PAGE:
The FDA posted warning letters against a number of med tech companies this week, including makers of catheters, IV equipment, surgical tools and contact lenses. Here's a roundup:
- Alpha Medical Instruments: Regulators cited this California company because it lacks PMA approval for its angiographic balloon catheters and electrophysiology catheters. They also faulted it for improperly claiming its devices are made in the U.S.A. Additionally, the FDA took issue with a number of quality system violations. Alpha's June 24, 2013 warning letter is based on an inspection of its Mission Viejo, CA, operations from Dec. 19, 2012 through Jan. 11, 2013.
- Biomedix: The FDA accuses the maker of the Select-3 Intravenous Administration Set of a number of quality system violations, such as lacking procedures to make sure the device is produced according to design requirements. They also cite the Bloomington, IN, company for not establishing processes to correct problems. And then there's this: Regulators say the company didn't prove its sterilization process is either successful or safe. On top of that, the June 14, 2013 warning letter cites Biomedix for not gaining proper approvals for changes it made to the Select-3 before selling it. The FDA action is based on an inspection of the company from Feb. 5-March 4, 2013.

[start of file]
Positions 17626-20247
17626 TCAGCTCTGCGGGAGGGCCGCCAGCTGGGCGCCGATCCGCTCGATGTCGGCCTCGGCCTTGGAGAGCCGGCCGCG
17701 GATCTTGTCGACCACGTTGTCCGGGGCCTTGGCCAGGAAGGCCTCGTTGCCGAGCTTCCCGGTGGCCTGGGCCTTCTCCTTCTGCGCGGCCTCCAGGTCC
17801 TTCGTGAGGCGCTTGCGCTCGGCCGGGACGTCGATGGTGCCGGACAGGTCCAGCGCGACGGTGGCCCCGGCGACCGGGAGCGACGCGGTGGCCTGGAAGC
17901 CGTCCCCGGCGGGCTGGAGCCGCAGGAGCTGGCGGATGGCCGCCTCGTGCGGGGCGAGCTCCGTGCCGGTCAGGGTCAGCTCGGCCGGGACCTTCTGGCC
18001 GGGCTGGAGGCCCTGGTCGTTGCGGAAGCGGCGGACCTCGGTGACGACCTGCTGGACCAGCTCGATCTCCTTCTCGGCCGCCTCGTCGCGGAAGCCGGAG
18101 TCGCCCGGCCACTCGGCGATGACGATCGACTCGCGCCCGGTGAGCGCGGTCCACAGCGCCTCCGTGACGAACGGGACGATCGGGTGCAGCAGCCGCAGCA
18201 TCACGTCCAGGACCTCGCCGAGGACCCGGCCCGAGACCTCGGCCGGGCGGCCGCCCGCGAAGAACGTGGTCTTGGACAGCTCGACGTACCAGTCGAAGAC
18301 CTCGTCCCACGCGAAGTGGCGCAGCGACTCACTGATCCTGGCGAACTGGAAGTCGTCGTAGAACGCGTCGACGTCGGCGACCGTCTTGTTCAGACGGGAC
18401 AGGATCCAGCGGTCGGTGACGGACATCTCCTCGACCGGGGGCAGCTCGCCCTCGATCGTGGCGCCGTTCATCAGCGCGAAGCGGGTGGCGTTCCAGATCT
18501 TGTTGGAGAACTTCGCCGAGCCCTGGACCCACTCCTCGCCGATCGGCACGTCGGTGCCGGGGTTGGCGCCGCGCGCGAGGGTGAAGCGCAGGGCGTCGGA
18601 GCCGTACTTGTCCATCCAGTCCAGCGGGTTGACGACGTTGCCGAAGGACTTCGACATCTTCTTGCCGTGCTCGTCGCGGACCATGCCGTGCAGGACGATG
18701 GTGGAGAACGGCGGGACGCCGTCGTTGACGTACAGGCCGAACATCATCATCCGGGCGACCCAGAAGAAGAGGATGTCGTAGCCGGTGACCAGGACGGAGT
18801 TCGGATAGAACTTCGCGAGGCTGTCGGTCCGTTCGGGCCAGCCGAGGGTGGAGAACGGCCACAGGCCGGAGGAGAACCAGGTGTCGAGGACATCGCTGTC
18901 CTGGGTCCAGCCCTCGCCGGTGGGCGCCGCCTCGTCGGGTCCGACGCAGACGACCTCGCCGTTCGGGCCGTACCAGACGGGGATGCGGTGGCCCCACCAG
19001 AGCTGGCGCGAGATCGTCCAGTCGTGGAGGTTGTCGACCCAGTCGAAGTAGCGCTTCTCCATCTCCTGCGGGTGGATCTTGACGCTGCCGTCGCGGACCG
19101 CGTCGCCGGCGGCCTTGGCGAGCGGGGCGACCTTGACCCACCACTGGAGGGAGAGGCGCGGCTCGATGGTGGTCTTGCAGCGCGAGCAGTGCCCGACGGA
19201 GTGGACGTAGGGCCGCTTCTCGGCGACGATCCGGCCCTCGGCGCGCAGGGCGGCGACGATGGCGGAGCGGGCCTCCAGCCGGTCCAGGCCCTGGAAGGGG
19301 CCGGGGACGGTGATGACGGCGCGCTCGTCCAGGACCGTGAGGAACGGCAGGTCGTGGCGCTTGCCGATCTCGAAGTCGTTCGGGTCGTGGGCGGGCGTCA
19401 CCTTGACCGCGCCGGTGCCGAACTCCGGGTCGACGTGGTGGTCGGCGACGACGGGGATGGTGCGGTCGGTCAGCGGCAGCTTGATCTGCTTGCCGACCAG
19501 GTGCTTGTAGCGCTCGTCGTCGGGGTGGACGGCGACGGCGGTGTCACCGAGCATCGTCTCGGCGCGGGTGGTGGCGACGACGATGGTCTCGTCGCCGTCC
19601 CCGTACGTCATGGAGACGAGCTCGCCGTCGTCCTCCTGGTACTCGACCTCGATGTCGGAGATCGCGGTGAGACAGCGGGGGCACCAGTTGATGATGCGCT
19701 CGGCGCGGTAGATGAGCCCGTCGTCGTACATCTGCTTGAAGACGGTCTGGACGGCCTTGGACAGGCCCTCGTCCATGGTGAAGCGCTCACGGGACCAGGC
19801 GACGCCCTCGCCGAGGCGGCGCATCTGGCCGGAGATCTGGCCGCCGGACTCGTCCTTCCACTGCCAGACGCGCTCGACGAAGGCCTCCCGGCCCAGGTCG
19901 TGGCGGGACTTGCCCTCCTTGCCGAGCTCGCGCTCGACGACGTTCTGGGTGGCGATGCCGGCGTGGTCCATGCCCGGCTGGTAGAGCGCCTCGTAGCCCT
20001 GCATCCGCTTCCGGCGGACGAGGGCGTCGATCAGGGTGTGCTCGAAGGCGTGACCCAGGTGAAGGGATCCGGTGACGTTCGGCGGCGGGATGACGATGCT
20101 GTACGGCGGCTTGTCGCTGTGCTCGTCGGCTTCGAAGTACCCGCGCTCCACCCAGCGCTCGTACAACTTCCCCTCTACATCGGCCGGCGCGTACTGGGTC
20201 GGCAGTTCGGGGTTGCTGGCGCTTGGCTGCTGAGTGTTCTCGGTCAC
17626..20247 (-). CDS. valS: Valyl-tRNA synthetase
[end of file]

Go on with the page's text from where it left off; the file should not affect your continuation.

- SpineNet: Regulators inspected this Winter Park, FL, company from Jan. 29-Feb 1, 2013. Their May 31, 2013 warning letter accuses SpineNet of various quality system, medical device reporting and listing violations involving its anterior cervical cage system, the Apollon and Vane Pedicle Screw Systems and its bone marrow aspiration needle kit. Among regulators' concerns: they allege the company lacks a system to allow for timely reporting of product problems. They also say the bone marrow aspiration needle kit is without proper clearance or approval.
- Aurora Optics Company: The FDA inspected the College Point, NY, operations of this maker of soft contact lenses on Oct. 11-16, 2012. Their April 18, 2013 warning letter cites the company for various medical device reporting violations, such as not having a procedure to handle and evaluate complaints for its Hollow and Aurora brand contact lenses. Regulators also criticized the company for not having detailed enough instructions for use.